Gallatin County, Montana 1870-1888
The following data is extracted from Bancroft Works, Volume 31, History Of Washington, Idaho, and Montana, 1845-1889, Hubert H. Bancroft, 1890. The History Company, Publishers, San Francisco..
Gallatin County, containing 10,000 square miles, was divided between the two valleys of the Gallatin and Yellowstone Rivers, and the Belt and Snowy ranges of mountains. The three forks of the Missouri met within its boundaries, making a remarkable and beautiful combination of river and meadow scenery with bench land and mountains. The basin formed by the Gallatin Valley, from the earliest settlement of eastern Montana, has been a favorite resort for home seekers with agricultural tastes.
From its lesser altitude it is more generally productive than the country to the west, and became more thickly settled, having a population of 3,500 at the census of 1880. It produced 1,000,000 bushels of grain in a season, with other vegetable products in proportion. Farm machinery of the best models was employed. Six flouring-mill converted wheat into flour. The first flour made for market in eastern Montana was in 1866, at the Gallatin Mills of Cover & McAdow of Bozeman. Virginia and Helena Post, Oct. 23, 1866.
Like every part of Montana, it was also a good grazing country, and supported large herd, upon its native grasses. In 1878 there were 45,000 cattle, 8,000 horses, and 10,000 sheep on the ranges. There were marketed 5,000 cattle, 100,000 pounds of butter and cheese, besides a large amount of wool.
The taxable property of the county was valued at $1,386,340 in 1878. The stock alone of Gallatin County in 1882 was valued by the assessor at $1,225,800. In 1884, the assessed valuation of the county was $6,255,910.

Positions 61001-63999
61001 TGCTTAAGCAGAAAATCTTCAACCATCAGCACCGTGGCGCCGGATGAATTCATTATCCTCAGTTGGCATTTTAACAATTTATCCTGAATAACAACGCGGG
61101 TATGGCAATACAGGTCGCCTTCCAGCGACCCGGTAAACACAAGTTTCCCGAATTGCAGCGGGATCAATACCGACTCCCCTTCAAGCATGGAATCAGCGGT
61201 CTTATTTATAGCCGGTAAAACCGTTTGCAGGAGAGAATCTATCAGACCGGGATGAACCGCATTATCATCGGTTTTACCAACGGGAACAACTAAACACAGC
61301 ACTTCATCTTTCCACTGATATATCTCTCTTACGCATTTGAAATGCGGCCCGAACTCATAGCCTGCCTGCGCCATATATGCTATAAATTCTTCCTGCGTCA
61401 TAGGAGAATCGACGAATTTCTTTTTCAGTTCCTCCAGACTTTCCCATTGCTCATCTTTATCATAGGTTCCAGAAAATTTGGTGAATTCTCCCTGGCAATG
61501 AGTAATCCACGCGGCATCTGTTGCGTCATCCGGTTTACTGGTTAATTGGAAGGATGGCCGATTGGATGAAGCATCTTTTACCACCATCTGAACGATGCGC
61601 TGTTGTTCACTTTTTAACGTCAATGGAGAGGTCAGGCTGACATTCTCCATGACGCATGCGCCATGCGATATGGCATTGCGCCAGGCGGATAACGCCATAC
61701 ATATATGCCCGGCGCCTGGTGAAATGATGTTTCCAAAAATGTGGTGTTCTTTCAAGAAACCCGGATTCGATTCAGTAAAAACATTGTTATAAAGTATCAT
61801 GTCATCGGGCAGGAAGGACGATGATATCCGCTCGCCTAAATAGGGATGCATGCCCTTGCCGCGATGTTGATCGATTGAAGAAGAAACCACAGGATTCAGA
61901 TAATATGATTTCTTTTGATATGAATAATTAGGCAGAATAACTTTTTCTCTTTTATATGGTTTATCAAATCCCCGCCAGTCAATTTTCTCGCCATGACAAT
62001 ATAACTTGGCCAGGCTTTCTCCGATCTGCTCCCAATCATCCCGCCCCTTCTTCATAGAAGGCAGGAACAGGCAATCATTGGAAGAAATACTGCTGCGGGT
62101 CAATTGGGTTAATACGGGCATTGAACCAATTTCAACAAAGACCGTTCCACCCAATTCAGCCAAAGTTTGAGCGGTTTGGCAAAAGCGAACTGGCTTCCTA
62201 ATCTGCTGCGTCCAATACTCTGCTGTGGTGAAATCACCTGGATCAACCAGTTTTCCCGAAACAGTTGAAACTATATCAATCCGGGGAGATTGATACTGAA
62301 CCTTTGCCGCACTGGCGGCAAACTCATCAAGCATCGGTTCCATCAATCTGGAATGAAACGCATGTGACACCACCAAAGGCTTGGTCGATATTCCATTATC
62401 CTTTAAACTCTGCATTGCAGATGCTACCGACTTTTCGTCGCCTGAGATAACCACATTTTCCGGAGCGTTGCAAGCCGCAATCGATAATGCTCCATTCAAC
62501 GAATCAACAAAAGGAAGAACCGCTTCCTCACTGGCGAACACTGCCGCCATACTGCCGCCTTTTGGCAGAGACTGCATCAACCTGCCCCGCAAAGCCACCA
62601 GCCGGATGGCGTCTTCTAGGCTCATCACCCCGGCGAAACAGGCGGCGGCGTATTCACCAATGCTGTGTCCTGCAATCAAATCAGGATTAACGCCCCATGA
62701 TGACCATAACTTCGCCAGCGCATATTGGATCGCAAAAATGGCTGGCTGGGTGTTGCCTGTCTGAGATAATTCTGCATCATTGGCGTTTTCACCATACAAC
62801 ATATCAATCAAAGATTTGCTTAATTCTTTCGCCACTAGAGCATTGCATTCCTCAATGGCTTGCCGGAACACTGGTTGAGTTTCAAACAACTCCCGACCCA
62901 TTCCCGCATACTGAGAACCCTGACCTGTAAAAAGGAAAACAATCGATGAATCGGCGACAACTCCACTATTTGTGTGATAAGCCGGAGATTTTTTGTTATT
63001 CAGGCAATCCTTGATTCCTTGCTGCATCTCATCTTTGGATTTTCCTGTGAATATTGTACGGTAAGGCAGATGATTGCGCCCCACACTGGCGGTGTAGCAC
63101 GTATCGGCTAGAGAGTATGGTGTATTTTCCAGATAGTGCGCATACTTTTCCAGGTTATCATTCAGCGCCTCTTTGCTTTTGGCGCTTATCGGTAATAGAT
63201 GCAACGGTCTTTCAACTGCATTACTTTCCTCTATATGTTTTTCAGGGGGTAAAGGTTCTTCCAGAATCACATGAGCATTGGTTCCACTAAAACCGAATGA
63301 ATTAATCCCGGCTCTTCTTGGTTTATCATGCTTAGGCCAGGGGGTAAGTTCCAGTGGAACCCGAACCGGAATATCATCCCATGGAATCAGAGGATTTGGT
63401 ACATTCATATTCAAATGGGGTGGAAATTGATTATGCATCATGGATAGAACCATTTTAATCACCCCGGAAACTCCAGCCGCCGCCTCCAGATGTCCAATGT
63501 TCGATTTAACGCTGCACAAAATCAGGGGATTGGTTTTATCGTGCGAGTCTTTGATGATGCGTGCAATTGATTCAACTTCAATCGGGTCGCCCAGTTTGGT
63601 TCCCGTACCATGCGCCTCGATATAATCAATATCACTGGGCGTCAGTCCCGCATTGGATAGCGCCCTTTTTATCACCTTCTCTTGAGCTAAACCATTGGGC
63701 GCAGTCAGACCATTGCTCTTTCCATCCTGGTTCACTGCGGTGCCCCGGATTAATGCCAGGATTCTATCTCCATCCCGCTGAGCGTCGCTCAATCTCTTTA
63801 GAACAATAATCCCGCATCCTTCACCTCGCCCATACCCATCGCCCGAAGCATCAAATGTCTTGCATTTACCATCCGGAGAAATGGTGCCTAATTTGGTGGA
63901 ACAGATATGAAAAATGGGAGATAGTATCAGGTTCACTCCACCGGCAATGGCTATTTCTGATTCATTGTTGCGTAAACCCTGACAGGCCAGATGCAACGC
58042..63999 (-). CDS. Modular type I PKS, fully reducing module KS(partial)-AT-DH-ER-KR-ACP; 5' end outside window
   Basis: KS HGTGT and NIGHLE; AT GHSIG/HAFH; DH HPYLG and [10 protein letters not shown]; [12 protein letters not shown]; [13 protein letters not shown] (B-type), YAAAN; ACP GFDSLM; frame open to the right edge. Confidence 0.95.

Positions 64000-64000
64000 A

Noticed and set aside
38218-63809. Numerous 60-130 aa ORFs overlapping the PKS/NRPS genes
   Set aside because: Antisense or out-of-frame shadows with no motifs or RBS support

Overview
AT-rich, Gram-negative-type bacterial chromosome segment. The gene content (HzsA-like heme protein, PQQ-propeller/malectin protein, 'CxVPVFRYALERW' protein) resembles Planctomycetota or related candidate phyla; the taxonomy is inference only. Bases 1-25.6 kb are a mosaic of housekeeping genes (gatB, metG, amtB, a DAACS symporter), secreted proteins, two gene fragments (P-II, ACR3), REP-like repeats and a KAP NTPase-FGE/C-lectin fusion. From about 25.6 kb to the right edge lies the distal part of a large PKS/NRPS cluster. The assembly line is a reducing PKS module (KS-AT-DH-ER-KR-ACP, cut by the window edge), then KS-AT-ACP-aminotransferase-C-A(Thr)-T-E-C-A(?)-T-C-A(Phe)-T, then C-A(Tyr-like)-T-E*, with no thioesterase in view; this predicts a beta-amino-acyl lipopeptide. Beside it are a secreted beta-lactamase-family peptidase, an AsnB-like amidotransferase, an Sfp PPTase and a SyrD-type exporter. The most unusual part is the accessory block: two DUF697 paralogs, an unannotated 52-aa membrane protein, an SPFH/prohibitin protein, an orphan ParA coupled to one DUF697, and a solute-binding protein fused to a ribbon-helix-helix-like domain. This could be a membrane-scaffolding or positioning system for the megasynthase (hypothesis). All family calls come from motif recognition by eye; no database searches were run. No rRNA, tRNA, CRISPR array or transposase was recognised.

Bozeman, the county seat, was founded in July 1864 by J. M. Bozeman, the pioneer of the Bozeman route to the North Platte. It had a line situation at the foot of the Belt range on the west, and a population in 1884 of 2,500, whose substantial residences attested the prosperity of the inhabitants, and whose water works were an evidence of their enterprise.
Its public school building was the finest in Montana, costing $18,000, and its churches, library association, courthouse, Masonic Temple, hotels, and other public buildings were all witnesses of the progressive character of the people. The Gallatin Valley Female Seminary, under the charge of L. B. Crittenden of the Presbyterian Church, is deserving of mention. Previous to the opening of the Northern Pacific railroad a line of coaches connected it with the capital, and another line with the Utah Northern, via Virginia City. Its nearness to the national park, as well as many other points of scenic interest, renders Bozeman a well-known and popular resort of tourists. The weekly Avant-Courier was the early local journal.
The noted Emigrant Hot Springs, yielding 10,000 barrels of hot water daily, are situated 4 miles from Findlay station. The Apollinaris springs are situated 10 miles from Riverside station, on the branch rail to the national park.
The other early settlements of Gallatin County were Allny's Ranch, Benson's Landing, Benson's Store, Big Timber, Bottler's Ranch, Bridger Creek, Cattish Hotel, Central Park, Cooke, Cowans, Daw's Store, Doruix, Eagle Nest. East Gallatin, Elliston, Elton, Emigrant, Emigrant gulch, Fort Ellis, Gallatin City, Gardiner, Hamilton, Havana, Hayden, Hillsdale, Keiser's Creek, Livingston, Madison, Mammoth Hot Springs, Meadow Ranch, Melville, Middletown, Mission, Penwells, Reedpoint, Richland, Riverside, Salesville, Shields, Shields' River, Springdale, Spring Hill, Sweet Grass. Three Forks, Trout Rapids, Tucker's Post, White Beaver, White Beaver Creek, Willow Creek, Windville, and Yellowstone City.
Source: Bancroft Works, Volume 31, History Of Washington, Idaho, and Montana, 1845-1889, Hubert H. Bancroft, 1890. The History Company, Publishers, San Francisco.